Reshoring: Is Manufacturing Coming Home to Stay?

Reshoring: Is Manufacturing Coming Home to Stay?

As far back as 2014 an increasing number of UK manufacturers were bringing work back to the UK.  Reshoring is now gaining further momentum as comparative production costs in the UK become more favourable to manufacturers.

“There has been significant wage inflation in China, which is contributing to making the idea of bringing manufacturing back here more attractive,” explains David Atkinson, UK Head of Manufacturing at Lloyds Bank Commercial Banking.

However, the benefits of reshoring, where a business transfers its operations back to its country of origin, need not be simply reactive. The Made in Britain approach has several potential long-term advantages for manufacturers.


Shortened Supply Chains

“Reshoring means you can shorten your supply chains, which makes you more attractive to customers,” explains David.  “This is especially important in an era where customer expectations are all about faster delivery times.”

With the potential for tariff complications following Brexit, shortening supply chains may also be a necessity for many manufacturers.

“In many ways, it is a question of perspective,” suggests David.  “While there is an understandable focus on the risks to current supply chains of disruption, might there not equally be new opportunities?”

“Manufacturers must work strategically with tariff changes rather than against them. If we lose some manufacturing to European reshoring, can that not free up capacity for production aimed at local markets here, to significantly shorten these supply chains?”


Working with a Weaker Pound

For those companies who can localise their production and export abroad, the weaker pound offers opportunities to increase volumes and margins.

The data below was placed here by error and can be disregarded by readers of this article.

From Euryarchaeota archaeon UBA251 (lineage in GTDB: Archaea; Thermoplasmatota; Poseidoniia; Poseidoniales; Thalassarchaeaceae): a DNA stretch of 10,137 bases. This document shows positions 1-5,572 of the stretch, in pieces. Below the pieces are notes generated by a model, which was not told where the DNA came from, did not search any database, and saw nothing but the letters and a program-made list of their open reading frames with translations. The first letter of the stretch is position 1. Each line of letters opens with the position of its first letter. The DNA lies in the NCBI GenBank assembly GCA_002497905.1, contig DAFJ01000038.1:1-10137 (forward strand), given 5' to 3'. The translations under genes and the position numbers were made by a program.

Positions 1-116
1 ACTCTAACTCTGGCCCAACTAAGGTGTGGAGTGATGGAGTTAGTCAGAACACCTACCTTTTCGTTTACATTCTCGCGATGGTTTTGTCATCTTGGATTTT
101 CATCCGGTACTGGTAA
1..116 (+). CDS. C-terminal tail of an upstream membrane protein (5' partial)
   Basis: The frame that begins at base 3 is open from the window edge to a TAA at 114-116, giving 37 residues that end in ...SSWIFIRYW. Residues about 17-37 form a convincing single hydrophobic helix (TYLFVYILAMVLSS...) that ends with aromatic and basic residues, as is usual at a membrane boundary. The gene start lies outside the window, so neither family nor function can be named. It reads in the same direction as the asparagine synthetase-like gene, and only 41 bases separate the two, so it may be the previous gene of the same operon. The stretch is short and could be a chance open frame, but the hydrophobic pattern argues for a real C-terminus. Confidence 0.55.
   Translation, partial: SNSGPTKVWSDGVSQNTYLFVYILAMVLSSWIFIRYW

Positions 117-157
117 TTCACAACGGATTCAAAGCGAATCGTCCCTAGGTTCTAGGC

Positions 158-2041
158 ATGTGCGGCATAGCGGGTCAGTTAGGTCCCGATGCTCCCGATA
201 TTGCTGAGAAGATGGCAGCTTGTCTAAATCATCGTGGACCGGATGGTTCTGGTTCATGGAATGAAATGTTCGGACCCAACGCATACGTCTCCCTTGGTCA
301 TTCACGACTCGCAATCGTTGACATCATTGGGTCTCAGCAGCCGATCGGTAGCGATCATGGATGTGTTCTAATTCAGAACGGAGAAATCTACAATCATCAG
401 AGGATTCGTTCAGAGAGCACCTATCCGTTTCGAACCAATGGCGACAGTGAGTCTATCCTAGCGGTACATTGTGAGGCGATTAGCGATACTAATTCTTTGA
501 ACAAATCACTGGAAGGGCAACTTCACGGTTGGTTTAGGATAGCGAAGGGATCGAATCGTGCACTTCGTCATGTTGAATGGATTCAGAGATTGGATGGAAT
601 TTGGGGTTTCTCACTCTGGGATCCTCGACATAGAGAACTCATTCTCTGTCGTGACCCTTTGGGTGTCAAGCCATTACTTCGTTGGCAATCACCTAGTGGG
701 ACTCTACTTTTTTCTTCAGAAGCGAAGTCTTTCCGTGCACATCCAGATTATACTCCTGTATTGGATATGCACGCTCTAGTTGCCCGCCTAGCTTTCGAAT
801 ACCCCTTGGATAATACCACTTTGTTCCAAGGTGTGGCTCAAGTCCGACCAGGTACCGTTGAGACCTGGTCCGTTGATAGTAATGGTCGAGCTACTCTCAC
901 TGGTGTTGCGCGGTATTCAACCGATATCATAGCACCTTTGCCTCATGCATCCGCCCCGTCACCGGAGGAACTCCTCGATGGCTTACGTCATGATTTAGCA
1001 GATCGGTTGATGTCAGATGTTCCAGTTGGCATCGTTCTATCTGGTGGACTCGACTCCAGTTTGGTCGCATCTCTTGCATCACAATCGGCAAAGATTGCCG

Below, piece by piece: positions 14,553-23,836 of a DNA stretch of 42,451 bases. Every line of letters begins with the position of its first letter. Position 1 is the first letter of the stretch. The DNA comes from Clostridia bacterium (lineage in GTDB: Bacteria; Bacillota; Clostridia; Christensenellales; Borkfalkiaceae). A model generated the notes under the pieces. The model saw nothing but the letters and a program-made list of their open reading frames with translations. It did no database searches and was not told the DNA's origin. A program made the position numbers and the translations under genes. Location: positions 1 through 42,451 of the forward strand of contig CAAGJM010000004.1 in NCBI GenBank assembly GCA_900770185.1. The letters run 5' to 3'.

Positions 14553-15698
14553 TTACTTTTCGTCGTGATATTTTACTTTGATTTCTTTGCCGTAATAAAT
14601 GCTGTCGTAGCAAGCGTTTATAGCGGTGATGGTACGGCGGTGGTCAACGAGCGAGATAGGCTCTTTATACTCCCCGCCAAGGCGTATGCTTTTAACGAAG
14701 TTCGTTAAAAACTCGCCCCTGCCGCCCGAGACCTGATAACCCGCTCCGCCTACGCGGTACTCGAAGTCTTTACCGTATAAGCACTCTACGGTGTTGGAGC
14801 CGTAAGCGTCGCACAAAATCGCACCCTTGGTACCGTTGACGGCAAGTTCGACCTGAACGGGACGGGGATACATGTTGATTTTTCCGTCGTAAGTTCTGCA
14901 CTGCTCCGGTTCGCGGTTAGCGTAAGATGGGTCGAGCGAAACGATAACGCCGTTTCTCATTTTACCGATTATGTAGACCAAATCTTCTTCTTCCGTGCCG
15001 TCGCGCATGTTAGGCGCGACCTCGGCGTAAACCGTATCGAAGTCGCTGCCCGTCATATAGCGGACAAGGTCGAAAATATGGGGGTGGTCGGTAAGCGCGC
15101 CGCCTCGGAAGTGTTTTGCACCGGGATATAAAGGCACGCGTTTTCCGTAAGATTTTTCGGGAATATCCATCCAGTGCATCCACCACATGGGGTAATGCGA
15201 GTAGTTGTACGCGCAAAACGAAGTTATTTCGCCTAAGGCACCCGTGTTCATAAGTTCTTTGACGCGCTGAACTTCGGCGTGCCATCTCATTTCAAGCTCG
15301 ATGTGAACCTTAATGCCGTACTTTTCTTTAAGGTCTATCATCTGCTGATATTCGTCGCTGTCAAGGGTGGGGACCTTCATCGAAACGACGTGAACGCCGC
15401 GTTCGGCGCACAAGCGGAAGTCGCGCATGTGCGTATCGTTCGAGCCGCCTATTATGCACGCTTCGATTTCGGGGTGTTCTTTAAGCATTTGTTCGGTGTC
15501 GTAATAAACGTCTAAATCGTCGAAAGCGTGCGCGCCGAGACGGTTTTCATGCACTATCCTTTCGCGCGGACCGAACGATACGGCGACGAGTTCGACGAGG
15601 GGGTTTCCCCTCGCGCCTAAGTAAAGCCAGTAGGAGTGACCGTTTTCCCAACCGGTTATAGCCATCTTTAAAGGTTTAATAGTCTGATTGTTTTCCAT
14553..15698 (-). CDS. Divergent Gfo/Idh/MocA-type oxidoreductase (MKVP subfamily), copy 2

“The weaker pound has both advantages and disadvantages for the manufacturing sector. Export orders might rise on the back of it, but it can also mean the cost of imported raw materials will rise.”


“Manufacturing is benefitting from a weak but stable exchange rate, but in the longer term, volatility may prevent it from taking greater advantages of a weaker pound”

David Atkinson, UK Head of Manufacturing at Lloyds Bank Commercial Banking


There is still the question of what kind of manufacturing will thrive in the UK in the future.


The Focus on Excellence

“The UK is never going to become a competitive mass manufacturer again, but it is becoming a valued, specialist centre for excellence,” says David.  “The new industrial revolution is all about harnessing technology for innovation, and adding service value to what you produce.”

This manufacturing agility fits in well with the idea of shorter delivery times and increased responsiveness to customer demand.

“For many companies, the original impetus for reshoring has come from needing to meet standards for higher quality products. For SMEs especially, having consistent standards of excellence and good customer service are helping them establish themselves.”


“Ultimately, reshoring is a positive development for UK manufacturing, but it is also about how manufacturing has changed and is continuing to evolve into something far removed from its 20th century industrial heyday”

David Atkinson, UK Head of Manufacturing at Lloyds Bank Commercial Banking


David concludes, “Reshoring is a signifier that the future of manufacturing lies in fresh developments and bold approaches.”

To discuss your funding and investment options, to take advantage of changing economic circumstances and technical innovation, please contact David Atkinson:


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